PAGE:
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Old 10-25-2011, 09:34 PM   #1
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1969 18' Caravel
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New axle for 1969 Caravel

I am in the process of ordering a new axle for my 1969 Caravel. It sounds like I have the option of a 3,500 lb or a 4,000lb axle. The 4,000 lb axle would require a new set of wheels with 6 lugs for the 12" brake drums. The original weight of the trailer is around 2,800 pounds with a hitch weight of about 350 lbs. Although I am doing a complete remodel and am adding some weight, I can't imagine I would add enough (minus the hitch weight) to exceed the need for the 3,500 lb axle. From reading threads in this forum, it seems the lighter weight axle would provide a better ride for the trailer. My assumption is that this will be beneficial (less stiffness / smoother ride for the trailer). Anyone with experience on this issue would be helpful. Also any knowledge as to whether the Henshen axle needs welding for the shock absorber mounts?

Thanks in advance for any and all help with this.

Scott
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Old 10-25-2011, 09:52 PM   #2
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New axle for 1969 Caravel

Greetings Scott!

Something to keep in mind is that the 2,880 pound weight as advertised by Airsream is the dry or empty weight. This weight does not include any options or accessories installed on the coach nor does it include the weight of fluids such as water, LP Gas, etc. When you add the weight of what you pack in the coach to the weight of just fresh water and LP gas, you will have very minimal carrying capacity remaining. There will be even less carrying capacity remaining if your remodel adds weight over and above the original. Remember, the curbside awning (if your coach is so equipped) was an option as was air conditioning (if your coach is so equipped) and these two options can add considerable weight as well.

My 1978 Argosy Minuet carried very similar specifications, and while I kept most items stock when refurbishing . . . I did add air conditioning and Armstrong laminate flooring -- both items that added weight (about 150 pounds when combined). When my servicing dealer ordered my new axle, I specified the 500 pound additional capacity along with maximum down angle to increase the coach's clearance slightly. I have no regrets. The coach rides very smoothly with the new axle and I don't have the continual fear of overloading the axle. I still try to keep within the coach's GVWR, but I know that the extra 100 pounds that the axle carries above the original's rating won't pose a problem with the new axle.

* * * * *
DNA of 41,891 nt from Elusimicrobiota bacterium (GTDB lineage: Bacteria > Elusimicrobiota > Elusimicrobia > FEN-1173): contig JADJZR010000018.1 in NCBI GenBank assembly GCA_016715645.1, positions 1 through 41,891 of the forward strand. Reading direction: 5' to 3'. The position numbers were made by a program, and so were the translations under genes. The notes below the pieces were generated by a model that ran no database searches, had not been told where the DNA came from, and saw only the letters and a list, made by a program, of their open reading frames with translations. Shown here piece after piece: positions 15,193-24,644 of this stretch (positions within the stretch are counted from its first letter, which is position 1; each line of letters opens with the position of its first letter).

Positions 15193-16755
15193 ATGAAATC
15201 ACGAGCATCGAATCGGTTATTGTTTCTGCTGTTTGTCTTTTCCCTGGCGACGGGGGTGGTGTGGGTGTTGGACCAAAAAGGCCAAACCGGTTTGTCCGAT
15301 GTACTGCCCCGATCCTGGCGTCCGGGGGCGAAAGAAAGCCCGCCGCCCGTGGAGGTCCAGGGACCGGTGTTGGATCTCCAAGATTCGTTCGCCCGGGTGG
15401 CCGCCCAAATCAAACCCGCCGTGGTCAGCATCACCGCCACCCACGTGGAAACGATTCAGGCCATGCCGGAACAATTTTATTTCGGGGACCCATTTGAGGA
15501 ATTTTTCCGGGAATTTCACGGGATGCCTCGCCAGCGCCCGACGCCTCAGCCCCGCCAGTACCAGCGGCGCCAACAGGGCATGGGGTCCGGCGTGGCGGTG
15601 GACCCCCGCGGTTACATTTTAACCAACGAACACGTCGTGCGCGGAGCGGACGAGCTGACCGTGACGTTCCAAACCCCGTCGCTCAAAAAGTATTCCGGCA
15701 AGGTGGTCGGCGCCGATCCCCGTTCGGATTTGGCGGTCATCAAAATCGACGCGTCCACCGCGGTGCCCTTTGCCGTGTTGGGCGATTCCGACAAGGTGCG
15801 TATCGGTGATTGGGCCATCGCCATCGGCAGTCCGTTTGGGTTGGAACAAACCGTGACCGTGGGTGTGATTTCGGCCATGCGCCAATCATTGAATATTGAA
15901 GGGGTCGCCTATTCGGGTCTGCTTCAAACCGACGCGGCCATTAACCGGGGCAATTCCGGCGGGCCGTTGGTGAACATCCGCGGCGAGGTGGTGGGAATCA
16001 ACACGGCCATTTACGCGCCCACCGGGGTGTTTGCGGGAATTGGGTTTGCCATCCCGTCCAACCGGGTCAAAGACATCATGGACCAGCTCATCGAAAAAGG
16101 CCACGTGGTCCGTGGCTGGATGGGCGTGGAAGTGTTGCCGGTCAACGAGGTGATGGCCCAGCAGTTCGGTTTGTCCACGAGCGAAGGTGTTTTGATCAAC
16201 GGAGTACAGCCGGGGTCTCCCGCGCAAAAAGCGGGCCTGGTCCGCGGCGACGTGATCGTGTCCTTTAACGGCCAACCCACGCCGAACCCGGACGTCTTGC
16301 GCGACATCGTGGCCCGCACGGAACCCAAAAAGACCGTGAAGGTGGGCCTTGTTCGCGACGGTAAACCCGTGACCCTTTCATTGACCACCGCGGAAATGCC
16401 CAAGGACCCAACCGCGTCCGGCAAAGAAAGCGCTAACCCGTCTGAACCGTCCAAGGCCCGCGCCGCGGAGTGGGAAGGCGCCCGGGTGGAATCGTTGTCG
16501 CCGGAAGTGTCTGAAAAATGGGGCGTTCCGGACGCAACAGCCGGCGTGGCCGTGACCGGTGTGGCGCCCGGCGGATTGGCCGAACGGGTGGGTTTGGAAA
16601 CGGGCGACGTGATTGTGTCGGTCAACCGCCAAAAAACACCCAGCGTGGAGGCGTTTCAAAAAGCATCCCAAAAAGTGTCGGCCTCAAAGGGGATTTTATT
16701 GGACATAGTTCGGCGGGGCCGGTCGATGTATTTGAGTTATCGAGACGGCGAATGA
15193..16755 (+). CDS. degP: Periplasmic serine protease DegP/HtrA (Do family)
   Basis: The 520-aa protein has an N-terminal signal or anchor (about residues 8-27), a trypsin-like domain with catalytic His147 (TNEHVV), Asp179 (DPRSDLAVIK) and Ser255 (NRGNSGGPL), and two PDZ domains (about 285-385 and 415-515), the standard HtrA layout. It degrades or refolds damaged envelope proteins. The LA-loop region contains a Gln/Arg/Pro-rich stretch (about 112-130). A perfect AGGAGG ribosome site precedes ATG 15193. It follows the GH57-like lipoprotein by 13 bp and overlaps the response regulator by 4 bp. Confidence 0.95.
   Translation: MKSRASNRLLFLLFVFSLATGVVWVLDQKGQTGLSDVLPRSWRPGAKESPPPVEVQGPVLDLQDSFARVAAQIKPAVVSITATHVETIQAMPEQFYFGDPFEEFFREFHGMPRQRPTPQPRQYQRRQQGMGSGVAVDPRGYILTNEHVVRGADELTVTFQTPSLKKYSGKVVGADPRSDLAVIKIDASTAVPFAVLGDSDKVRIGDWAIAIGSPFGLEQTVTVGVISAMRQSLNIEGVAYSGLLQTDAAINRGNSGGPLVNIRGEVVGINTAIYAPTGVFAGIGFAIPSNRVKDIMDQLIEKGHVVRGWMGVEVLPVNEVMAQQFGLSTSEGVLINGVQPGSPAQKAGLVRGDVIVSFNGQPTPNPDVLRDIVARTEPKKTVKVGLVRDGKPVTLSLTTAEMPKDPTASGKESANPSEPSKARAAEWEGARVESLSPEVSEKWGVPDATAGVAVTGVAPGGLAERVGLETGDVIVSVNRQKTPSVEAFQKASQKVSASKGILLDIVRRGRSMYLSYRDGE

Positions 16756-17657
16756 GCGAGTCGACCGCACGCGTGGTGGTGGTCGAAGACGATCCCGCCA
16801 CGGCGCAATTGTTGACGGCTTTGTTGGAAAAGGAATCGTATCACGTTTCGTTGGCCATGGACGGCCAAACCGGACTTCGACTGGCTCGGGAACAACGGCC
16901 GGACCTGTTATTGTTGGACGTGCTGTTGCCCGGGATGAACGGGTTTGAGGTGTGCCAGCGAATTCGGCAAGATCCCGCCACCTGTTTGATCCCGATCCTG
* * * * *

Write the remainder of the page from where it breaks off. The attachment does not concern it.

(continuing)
Good luck with your investigation!

Kevin
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Old 10-25-2011, 10:14 PM   #3
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I'd say your instinct is right that too much axle may not be a good thing. As I recall I ended up with a slightly higher rated axle when I replaced mine - I think I went from 3000 to 3500. Of course the old axle was shot, so the ride was greatly improved, even with the stiffer axle. I don't plan on using the extra capacity, it's just the only size that was available at the time.
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Old 10-25-2011, 10:36 PM   #4
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Originally Posted by scottwtalley View Post
I am in the process of ordering a new axle for my 1969 Caravel. It sounds like I have the option of a 3,500 lb or a 4,000lb axle. The 4,000 lb axle would require a new set of wheels with 6 lugs for the 12" brake drums. The original weight of the trailer is around 2,800 pounds with a hitch weight of about 350 lbs. Although I am doing a complete remodel and am adding some weight, I can't imagine I would add enough (minus the hitch weight) to exceed the need for the 3,500 lb axle. From reading threads in this forum, it seems the lighter weight axle would provide a better ride for the trailer. My assumption is that this will be beneficial (less stiffness / smoother ride for the trailer). Anyone with experience on this issue would be helpful. Also any knowledge as to whether the Henshen axle needs welding for the shock absorber mounts?

Thanks in advance for any and all help with this.